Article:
A multicentre, prospective, assessor-blinded, parallel randomised controlled trial.
The objective of the trial was to determine the effectiveness of telephone-based management of pressure ulcers in people with spinal cord injury (SCI) in low- and middle-income countries.
One hundred and twenty people with SCI living in the community were recruited through three hospitals in India and Bangladesh between November 2013 and March 2016. Participants had sustained an SCI >3 months prior and had a pressure ulcer. Participants were randomly allocated (1:1) to a control or intervention group. Participants in the control group received no intervention. Participants in the intervention group received weekly advice by telephone for 12 weeks about the management of their pressure ulcers from a trained health-care professional. Outcomes were measured by a blinded assessor at baseline and 12 weeks. There was one primary outcome, namely, the size of the pressure ulcer and 13 secondary outcomes.
The mean between-group difference for the size of the pressure ulcer at 12 weeks was 2.3 cm2 (95% confidence interval −0.3 to 4.9; favouring the intervention group). Eight of the 13 secondary outcomes were statistically significant.
The results of our primary outcome (that is, size of pressure ulcer) do not provide conclusive evidence that people with SCI can be supported at home to manage their pressure ulcers through regular telephone-based advice. However, the results from the secondary outcomes are sufficiently positive to provide hope that this simple intervention may provide some relief from this insidious problem in the future.
Pressure ulcers following spinal cord injury (SCI) are common with serious consequences.1, 2 They can cause sepsis, osteomyelitis, amputation and permanent scarring.3 They are also associated with depression, pain and social isolation, which negatively impact quality of life.4 They prevent people from working and therefore have large financial implications for individuals and their families. Pressure ulcers are also a major cause of mortality, particularly in low- and middle-income countries (LMICs) where there is limited access to treatment options.5 A large cohort study from Bangladesh reported that one in five people with SCI who were wheelchair dependent had died within 2 years of discharge from hospital, mostly from pressure ulcers (2-year survival was 81%; 95% confidence interval (CI) 76–86%).6 Given the high rates of postdischarge mortality in LMICs, finding effective, low-cost and locally applicable treatment options for the management of pressure ulcers is a key part of improving levels of care for people with SCI globally.5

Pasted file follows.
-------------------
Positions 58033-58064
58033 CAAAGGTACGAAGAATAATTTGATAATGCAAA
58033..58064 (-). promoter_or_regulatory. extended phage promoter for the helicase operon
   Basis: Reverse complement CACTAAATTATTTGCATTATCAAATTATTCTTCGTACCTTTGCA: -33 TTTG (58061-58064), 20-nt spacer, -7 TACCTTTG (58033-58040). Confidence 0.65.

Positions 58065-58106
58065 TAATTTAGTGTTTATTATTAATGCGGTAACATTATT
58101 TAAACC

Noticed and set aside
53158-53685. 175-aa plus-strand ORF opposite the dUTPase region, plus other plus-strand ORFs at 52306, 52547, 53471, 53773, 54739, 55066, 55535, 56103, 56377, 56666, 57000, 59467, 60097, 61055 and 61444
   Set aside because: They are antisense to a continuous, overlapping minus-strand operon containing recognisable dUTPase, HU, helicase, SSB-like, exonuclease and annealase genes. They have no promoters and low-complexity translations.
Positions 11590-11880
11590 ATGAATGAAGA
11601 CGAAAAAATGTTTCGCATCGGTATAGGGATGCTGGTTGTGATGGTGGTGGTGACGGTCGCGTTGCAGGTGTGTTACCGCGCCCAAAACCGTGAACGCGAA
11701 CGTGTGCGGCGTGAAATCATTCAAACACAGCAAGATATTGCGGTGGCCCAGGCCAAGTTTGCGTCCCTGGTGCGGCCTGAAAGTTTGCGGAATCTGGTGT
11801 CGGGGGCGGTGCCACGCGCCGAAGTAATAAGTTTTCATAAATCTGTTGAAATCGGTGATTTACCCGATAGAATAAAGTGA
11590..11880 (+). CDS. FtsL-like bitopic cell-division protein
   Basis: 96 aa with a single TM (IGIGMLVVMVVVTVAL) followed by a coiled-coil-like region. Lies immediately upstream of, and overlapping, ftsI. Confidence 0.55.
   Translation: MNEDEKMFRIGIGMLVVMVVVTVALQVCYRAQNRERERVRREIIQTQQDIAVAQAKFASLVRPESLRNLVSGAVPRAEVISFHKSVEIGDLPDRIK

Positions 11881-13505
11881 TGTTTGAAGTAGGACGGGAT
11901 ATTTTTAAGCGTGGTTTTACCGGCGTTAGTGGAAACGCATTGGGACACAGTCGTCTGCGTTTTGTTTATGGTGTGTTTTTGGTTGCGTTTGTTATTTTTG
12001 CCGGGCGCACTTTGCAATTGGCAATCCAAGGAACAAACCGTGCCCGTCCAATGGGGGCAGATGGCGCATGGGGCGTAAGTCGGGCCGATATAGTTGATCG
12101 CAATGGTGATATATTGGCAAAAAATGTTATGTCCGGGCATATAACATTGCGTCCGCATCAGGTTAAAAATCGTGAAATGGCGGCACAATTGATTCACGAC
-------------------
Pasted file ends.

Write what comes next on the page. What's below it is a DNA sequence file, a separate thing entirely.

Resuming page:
There is a large divide between the management of pressure ulcers in high-income countries compared with the management in LMICs.5 Treatment of pressure ulcers in high-income countries is intensive and multi-faceted. It involves hospitalisation or home nursing and regular wound care as well as specialised equipment, such as alternating pressure-relieving mattresses.3, 7, 8, 9 However, such resource-intensive treatments are not common options in LMICs,10 where economic constraints mean that people with SCI are largely left to manage their pressure ulcers alone at home.11 Regular professional advice over the telephone might be a realistic and low-cost option, which may make a notable difference to those living in LMICs with no or limited access to health care. The accessibility of mobile phones in most LMICs now enables cheap and simple communication between a health-care professional and those living with an SCI.12 A small number of studies have looked at telephone-based management of pressure ulcers.13, 14 However, these studies were conducted in high-income countries where the telephone-based management was an adjunct to an already high level of care.